For Immediate Release Contacts: EunSook Lee, 323. 937. 3703
Los Angeles â€“ Dae Joong Yoon, 323. 937. 3718
New York â€“ YuSoung Mun, 718. 460. 5600
Chicago â€“ Chaegu Lee, 773. 506. 9158
NAKASEC STATEMENT ON THE WHITE HOUSE ANNOUNCEMENT ON COMPREHENSIVE IMMIGRATION REFORM[Los Angeles] The National Korean American Service & Education Consortium (NAKASEC), and its affiliates the Korean Resource Center (Los Angeles), the Young Korean American Service & Education Center (New York) and the Korean American Resource & Cultural Center (Chicago) welcome President Bush’s interest in addressing immigration reform. Unfortunately, his much anticipation announcement on Wednesday, January 7, 2004 fails to address the legitimate concerns and views of immigrant communities.
EunSook Lee, executive director of NAKASEC stated: We all recognize that the immigration system is broken and Korean Americans and our fellow immigrant communities have been consistently organizing for comprehensive immigration reform. Unfortunately, President Bush’s proposal does not respond to these sincere community efforts.”
Dae Joong Yoon, executive director of the Korean Resource Center said: Already, we are receiving calls from community members confused about whether President Bush’s proposal will provide undocumented workers with a meaningful access to legalization. This is not the case. Rather it will legalize a system of cheap and exploitable labor.”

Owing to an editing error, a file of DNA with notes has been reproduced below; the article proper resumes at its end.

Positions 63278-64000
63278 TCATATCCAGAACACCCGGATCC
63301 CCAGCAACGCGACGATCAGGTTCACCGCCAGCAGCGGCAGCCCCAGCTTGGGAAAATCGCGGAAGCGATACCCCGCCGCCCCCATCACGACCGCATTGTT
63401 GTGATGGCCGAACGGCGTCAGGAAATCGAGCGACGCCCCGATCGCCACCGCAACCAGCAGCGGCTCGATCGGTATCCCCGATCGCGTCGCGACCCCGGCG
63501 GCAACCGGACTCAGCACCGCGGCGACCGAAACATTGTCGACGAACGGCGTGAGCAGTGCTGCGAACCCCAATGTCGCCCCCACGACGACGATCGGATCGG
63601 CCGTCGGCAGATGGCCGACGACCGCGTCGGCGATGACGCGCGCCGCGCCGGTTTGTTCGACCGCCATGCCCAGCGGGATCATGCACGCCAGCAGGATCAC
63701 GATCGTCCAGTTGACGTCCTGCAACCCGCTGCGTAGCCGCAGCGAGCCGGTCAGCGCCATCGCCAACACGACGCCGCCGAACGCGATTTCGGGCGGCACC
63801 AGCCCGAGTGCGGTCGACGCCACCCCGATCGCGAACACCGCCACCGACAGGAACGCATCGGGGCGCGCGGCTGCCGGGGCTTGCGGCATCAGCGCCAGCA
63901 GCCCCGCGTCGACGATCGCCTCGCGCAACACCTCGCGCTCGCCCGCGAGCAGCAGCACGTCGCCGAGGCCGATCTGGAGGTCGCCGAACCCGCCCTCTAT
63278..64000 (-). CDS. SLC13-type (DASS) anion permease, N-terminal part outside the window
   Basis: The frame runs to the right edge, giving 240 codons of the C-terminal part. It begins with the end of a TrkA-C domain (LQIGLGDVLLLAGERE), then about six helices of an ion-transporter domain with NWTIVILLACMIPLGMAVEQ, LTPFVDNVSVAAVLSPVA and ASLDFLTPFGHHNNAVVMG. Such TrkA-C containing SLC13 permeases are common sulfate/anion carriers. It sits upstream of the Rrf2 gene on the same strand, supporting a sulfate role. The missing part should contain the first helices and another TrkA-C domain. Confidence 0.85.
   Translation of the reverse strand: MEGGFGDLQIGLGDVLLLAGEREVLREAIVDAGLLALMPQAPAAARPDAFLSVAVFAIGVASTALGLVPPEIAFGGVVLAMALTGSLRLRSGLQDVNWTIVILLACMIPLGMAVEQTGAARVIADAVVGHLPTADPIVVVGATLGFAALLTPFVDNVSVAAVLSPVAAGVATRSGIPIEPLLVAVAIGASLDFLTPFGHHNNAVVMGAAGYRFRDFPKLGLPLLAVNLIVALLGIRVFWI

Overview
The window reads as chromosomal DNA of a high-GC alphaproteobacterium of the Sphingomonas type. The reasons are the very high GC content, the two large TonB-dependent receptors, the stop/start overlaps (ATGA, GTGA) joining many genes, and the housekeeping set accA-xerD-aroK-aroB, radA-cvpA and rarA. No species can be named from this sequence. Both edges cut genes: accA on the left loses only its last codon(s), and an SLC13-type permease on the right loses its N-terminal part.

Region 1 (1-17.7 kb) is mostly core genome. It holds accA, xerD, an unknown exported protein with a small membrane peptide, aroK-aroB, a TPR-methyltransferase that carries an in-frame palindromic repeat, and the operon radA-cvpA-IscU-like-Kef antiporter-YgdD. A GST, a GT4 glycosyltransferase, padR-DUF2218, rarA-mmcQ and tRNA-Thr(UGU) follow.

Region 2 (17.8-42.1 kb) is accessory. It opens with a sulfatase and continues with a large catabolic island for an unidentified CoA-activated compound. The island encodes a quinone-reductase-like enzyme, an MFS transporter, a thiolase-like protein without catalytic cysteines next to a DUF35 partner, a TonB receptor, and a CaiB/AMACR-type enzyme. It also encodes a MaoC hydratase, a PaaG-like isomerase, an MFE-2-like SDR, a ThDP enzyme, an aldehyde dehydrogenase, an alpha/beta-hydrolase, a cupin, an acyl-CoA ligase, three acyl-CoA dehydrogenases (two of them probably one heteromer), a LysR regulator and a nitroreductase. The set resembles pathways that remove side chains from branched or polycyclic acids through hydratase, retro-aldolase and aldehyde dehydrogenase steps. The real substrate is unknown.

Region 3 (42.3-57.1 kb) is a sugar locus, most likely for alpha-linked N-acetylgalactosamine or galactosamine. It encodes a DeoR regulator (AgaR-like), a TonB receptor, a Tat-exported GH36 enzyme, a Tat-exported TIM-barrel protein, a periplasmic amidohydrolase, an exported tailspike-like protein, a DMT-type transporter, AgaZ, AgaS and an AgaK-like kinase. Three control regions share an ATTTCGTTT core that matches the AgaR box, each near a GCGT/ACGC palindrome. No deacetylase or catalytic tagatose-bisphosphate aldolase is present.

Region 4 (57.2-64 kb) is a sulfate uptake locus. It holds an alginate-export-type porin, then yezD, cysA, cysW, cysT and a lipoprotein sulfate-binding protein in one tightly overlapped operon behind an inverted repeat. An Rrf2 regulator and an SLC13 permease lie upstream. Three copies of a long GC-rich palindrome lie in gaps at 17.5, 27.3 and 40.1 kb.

Yu Soung Mun, executive director of the Young Korean American Service & Education Center added: “A tremendous movement to enable undocumented students to legalize their immigration status has involved the participation of Korean American and other immigrant communities. Unfortunately, President Bush’s proposal ignores this broad and national community call for the passage of the DREAM/Student Adjustment Act, a bi-partisan bill.
Kent Chaegu Lee, executive director of the Korean American Resource & Cultural Center concluded: “Just as importantly, the Bush proposal fails to address the visa and processing backlogs. For example, families must now wait one year to naturalize and two or more years to have their application for adjustment of status processed. Immigration reform must include significant measures to clear the bureaucratic obstacles towards citizenship, adjustment of status, and family reunification.”